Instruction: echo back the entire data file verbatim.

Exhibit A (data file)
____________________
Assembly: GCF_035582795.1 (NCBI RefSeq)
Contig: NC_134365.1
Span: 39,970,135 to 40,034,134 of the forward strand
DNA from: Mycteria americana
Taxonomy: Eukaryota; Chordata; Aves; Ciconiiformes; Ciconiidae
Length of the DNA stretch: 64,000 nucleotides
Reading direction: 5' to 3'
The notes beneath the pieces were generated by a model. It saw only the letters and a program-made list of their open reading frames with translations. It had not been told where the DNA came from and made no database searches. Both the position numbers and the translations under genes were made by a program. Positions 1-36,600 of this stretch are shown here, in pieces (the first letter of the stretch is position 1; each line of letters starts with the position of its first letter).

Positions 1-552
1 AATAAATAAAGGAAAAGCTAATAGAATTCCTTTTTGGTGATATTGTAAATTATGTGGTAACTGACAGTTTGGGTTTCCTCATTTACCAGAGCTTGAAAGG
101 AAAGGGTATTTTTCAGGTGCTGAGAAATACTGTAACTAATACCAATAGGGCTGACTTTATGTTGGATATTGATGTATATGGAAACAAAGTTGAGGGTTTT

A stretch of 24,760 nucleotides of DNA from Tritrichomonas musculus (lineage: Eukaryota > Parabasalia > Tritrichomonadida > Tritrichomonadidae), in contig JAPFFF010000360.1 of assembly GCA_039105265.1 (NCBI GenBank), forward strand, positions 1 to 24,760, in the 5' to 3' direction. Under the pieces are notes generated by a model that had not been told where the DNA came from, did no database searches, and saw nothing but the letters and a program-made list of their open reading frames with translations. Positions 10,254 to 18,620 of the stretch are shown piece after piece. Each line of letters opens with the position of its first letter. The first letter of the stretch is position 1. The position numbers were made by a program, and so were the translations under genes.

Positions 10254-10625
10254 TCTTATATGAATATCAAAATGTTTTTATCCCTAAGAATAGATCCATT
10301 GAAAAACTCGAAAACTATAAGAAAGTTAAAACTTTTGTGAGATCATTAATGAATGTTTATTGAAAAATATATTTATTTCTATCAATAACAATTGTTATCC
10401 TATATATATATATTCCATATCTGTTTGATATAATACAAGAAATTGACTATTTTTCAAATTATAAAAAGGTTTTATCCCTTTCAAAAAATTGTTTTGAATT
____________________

Assembly: GCF_035582795.1 (NCBI RefSeq)
Contig: NC_134365.1
Span: 39,970,135 to 40,034,134 of the forward strand
DNA from: Mycteria americana
Taxonomy: Eukaryota; Chordata; Aves; Ciconiiformes; Ciconiidae
Length of the DNA stretch: 64,000 nucleotides
Reading direction: 5' to 3'
The notes beneath the pieces were generated by a model. It saw only the letters and a program-made list of their open reading frames with translations. It had not been told where the DNA came from and made no database searches. Both the position numbers and the translations under genes were made by a program. Positions 1-36,600 of this stretch are shown here, in pieces (the first letter of the stretch is position 1; each line of letters starts with the position of its first letter).

Positions 1-552
1 AATAAATAAAGGAAAAGCTAATAGAATTCCTTTTTGGTGATATTGTAAATTATGTGGTAACTGACAGTTTGGGTTTCCTCATTTACCAGAGCTTGAAAGG
101 AAAGGGTATTTTTCAGGTGCTGAGAAATACTGTAACTAATACCAATAGGGCTGACTTTATGTTGGATATTGATGTATATGGAAACAAAGTTGAGGGTTTT

A stretch of 24,760 nucleotides of DNA from Tritrichomonas musculus (lineage: Eukaryota > Parabasalia > Tritrichomonadida > Tritrichomonadidae), in contig JAPFFF010000360.1 of assembly GCA_039105265.1 (NCBI GenBank), forward strand, positions 1 to 24,760, in the 5' to 3' direction. Under the pieces are notes generated by a model that had not been told where the DNA came from, did no database searches, and saw nothing but the letters and a program-made list of their open reading frames with translations. Positions 10,254 to 18,620 of the stretch are shown piece after piece. Each line of letters opens with the position of its first letter. The first letter of the stretch is position 1. The position numbers were made by a program, and so were the translations under genes.

Positions 10254-10625
10254 TCTTATATGAATATCAAAATGTTTTTATCCCTAAGAATAGATCCATT
10301 GAAAAACTCGAAAACTATAAGAAAGTTAAAACTTTTGTGAGATCATTAATGAATGTTTATTGAAAAATATATTTATTTCTATCAATAACAATTGTTATCC
10401 TATATATATATATTCCATATCTGTTTGATATAATACAAGAAATTGACTATTTTTCAAATTATAAAAAGGTTTTATCCCTTTCAAAAAATTGTTTTGAATT